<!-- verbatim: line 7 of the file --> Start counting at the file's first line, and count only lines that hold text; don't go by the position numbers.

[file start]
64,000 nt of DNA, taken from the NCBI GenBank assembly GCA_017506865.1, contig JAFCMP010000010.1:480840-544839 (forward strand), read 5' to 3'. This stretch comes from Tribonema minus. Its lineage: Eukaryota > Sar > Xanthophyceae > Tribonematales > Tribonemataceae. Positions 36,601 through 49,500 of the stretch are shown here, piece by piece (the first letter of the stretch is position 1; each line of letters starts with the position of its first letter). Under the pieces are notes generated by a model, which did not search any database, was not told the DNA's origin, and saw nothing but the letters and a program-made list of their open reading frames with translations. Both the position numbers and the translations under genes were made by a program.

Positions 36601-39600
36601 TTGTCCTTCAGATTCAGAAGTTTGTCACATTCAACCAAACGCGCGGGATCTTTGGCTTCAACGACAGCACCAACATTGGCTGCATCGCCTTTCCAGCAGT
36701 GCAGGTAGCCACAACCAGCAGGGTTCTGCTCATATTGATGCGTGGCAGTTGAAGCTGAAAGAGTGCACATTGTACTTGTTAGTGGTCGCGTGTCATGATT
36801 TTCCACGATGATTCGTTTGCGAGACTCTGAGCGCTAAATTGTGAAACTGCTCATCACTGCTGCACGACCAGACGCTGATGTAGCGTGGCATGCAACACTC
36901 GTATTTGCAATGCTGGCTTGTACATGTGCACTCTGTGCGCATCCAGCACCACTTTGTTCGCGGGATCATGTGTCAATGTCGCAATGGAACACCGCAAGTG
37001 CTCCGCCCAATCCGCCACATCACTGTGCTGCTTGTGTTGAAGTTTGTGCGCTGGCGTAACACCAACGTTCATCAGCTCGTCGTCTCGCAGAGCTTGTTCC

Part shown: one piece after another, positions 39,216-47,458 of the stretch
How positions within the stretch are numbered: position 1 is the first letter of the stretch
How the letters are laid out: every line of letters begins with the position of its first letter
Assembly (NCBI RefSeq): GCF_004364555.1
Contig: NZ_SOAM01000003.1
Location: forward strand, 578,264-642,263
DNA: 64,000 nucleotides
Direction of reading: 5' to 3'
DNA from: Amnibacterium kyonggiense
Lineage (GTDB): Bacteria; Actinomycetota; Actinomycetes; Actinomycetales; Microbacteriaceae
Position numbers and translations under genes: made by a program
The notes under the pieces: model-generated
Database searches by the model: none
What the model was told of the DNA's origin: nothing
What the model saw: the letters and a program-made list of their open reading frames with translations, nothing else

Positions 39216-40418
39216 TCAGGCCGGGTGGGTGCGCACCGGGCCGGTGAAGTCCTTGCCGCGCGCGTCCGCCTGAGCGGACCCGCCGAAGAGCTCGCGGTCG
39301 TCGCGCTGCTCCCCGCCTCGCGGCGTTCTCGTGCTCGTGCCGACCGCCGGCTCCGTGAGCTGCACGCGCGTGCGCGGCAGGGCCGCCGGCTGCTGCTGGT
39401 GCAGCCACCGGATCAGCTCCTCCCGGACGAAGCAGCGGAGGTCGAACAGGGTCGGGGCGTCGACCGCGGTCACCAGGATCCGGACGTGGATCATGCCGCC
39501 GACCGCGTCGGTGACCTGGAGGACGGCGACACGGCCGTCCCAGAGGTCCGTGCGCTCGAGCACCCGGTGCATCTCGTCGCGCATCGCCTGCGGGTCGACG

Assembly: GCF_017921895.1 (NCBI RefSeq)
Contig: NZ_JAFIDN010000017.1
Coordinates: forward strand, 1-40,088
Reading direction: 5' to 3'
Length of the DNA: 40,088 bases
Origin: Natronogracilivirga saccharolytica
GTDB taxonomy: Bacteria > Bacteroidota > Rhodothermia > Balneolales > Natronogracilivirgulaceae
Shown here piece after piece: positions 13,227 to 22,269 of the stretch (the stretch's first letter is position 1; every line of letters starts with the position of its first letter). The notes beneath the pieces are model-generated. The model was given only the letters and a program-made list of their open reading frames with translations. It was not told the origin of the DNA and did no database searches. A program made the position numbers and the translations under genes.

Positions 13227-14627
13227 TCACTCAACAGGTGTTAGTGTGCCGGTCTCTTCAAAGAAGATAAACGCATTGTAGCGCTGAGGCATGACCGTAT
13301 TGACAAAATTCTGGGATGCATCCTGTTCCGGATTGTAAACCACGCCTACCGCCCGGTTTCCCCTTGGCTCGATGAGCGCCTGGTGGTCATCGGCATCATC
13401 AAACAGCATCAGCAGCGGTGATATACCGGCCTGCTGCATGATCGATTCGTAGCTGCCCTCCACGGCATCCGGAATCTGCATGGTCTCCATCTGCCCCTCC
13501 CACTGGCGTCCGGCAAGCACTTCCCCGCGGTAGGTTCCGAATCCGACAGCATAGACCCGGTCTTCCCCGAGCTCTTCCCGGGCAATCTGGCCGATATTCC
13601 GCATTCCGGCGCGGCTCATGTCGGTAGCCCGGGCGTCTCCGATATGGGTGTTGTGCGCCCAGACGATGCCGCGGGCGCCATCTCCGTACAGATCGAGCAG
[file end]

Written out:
37001 CTCCGCCCAATCCGCCACATCACTGTGCTGCTTGTGTTGAAGTTTGTGCGCTGGCGTAACACCAACGTTCATCAGCTCGTCGTCTCGCAGAGCTTGTTCC